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I couldn't find a question that was not too specific to some case, so I'll try to make this very generic.

We need an extractor base class to a set of documents, for example. Each document has its specific properties, but they're ultimately documents. So we want to provide common extraction operations for all of them.

Even though they're all documents, as I said, they're somewhat different. Some may have some properties, but some may not.

Let's imagine that we have the Document base abstract class, and the FancyDocument and NotSoFancyDocument classes that inherit from it. The FancyDocument has a SectionA, the NotSoFancyDocument doesn't.

That said, what would you defend as the best way of implementing this? Here's the two options:

  • Empty virtual methods on the base class

Empty virtual methods on the base class would allow the programmer to only override the methods that make sense for the different types of documents. We would then have a default behavior on the abstract base class, which would be returning the default for the methods, like this:

public abstract class Document
{
    public virtual SectionA GetDocumentSectionA()
    {
        return default(SectionA);
    }
}

public class FancyDocument : Document
{
    public override SectionA GetDocumentSectionA()
    {
        // Specific implementation            
    }
}

public class NotSoFancyDocument : Document
{
    // Does not implement method GetDocumentSectionA because it doesn't have a SectionA
}
  • Concrete empty methods or concrete methods throwing a NotImplementedException

Since the NotSoFancyDocument does not have a SectionA, but the others do, we could either just return the default for the method in it, or we could throw a NotImplementedException. That would depend on how the program was written and some other things. We could come up with something like this:

//// Return the default value

public abstract class Document
{
    public abstract SectionA GetDocumentSectionA();
}

public class FancyDocument : Document
{
    public override SectionA GetDocumentSectionA()
    {
        // Specific implementation
    }
}

public class NotSoFancyDocument : Document
{
    public override SectionA GetDocumentSectionA()
    {
        return default(SectionA);
    }
}

OR

//// Throw an exception

public abstract class Document
{
    public abstract SectionA GetDocumentSectionA();
}

public class FancyDocument : Document
{
    public override SectionA GetDocumentSectionA()
    {
        // Specific implementation
    }
}

public class NotSoFancyDocument : Document
{
    public override SectionA GetDocumentSectionA()
    {
        throw new NotImplementedException("NotSoFancyDocument does not have a section A");
    }
}

Personally, I do think that the abstract method approach is better, since it means "Hey, I need you to be able to get a SectionA to be a document. I don't care how." while the virtual method means "Hey, I do have this SectionA here. If it's not good enough for you, feel free to change the way I get it.".

I do think the first one is a sign of object oriented programming smell.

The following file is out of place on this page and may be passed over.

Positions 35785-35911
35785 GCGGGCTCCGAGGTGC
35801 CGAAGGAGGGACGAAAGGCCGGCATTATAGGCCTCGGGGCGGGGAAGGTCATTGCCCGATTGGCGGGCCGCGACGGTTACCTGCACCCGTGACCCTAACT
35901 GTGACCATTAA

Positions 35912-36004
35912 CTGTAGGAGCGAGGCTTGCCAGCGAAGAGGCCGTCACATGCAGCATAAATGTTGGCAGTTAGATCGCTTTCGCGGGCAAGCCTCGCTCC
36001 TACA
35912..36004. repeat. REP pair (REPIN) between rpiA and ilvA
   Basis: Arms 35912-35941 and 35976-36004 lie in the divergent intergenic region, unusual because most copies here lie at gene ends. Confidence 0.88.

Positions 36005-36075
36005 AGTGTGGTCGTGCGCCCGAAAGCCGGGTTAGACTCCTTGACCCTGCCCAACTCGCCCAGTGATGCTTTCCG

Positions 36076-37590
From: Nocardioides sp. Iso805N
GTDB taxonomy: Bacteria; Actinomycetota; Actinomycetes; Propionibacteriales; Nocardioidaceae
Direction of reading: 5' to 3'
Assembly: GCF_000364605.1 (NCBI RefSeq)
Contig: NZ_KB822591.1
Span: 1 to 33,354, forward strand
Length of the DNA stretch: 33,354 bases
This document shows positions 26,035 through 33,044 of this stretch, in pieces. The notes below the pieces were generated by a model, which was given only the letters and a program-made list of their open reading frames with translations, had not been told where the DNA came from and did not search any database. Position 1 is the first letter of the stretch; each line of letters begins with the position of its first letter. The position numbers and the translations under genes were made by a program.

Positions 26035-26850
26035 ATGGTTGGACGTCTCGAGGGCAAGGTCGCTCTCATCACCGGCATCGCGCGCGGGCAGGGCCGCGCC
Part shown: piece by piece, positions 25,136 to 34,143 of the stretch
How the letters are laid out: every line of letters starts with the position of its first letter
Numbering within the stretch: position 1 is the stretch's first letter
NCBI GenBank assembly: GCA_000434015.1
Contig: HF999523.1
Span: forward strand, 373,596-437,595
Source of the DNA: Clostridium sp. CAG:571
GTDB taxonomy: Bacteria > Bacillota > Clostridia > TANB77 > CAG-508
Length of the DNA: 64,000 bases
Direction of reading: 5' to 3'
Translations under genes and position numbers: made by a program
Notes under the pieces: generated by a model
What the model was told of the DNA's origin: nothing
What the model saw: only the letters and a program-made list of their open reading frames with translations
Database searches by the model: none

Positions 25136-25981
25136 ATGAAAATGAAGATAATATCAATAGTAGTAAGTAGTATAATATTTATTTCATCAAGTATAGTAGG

What are your opinions on this?

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closed as primarily opinion-based by itsme86, DaveShaw, Aaron Palmer, Jeremy J Starcher, gunr2171 Mar 7 '14 at 18:22

Many good questions generate some degree of opinion based on expert experience, but answers to this question will tend to be almost entirely based on opinions, rather than facts, references, or specific expertise. If this question can be reworded to fit the rules in the help center, please edit the question.

    
I believe this question would be better suited for programmers.stackexchange.com –  Aaron Palmer Mar 7 '14 at 17:32
    
@AaronPalmer Thanks Aaron, I see it got closed. I'll post it on programmers then. Thanks! –  Smur Mar 7 '14 at 18:54

2 Answers 2

In this case the base class should know nothing of SectionA. The derived class should implement the extra properties that that type needs.

For certain operations where another class needs to pull information out regardless of the type of document you will want that method on the base class ideally virtual with a basic implementation and allow derived classes to override it if needed (eg ToPlainText which would just output all the sections of a document would be on Document, FancyDocument can override the implementation to also output SectionA).

For instances where another class doesn't care about the type of document but does care if it has certain properties use interfaces. IDocument would have all the common sections and Document would implement it. IDocumentWithSectionA would inheerit IDocument and FancyDocument would implement that. This then lets you derive another NeitherFancyNorNotFancyDocument that has SectionA which can also implement IDocumentsWithSectionA.

Obviously You'd have more useful names than IDocumentWithSectionA but that depends on the usecase.

TL;DR use the abstract class for what should be common to all documents and some common functionality, use interfaces as the contract saying what a document has.

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I wouldn't choose any of those options.

Both options would violate the Liskov Substitution Principle, which states that if B is a subtype of A, then any instance of A can be substituted with an instance of B.

Using either an abstract method that throws an exception or a virtual method that returns null would break the expectation that every Document is able to return a valid SectionA when GetDocumentSectionA is called.

You said it yourself, not all documents have sections. So why would Document have a method to retrieve a section?

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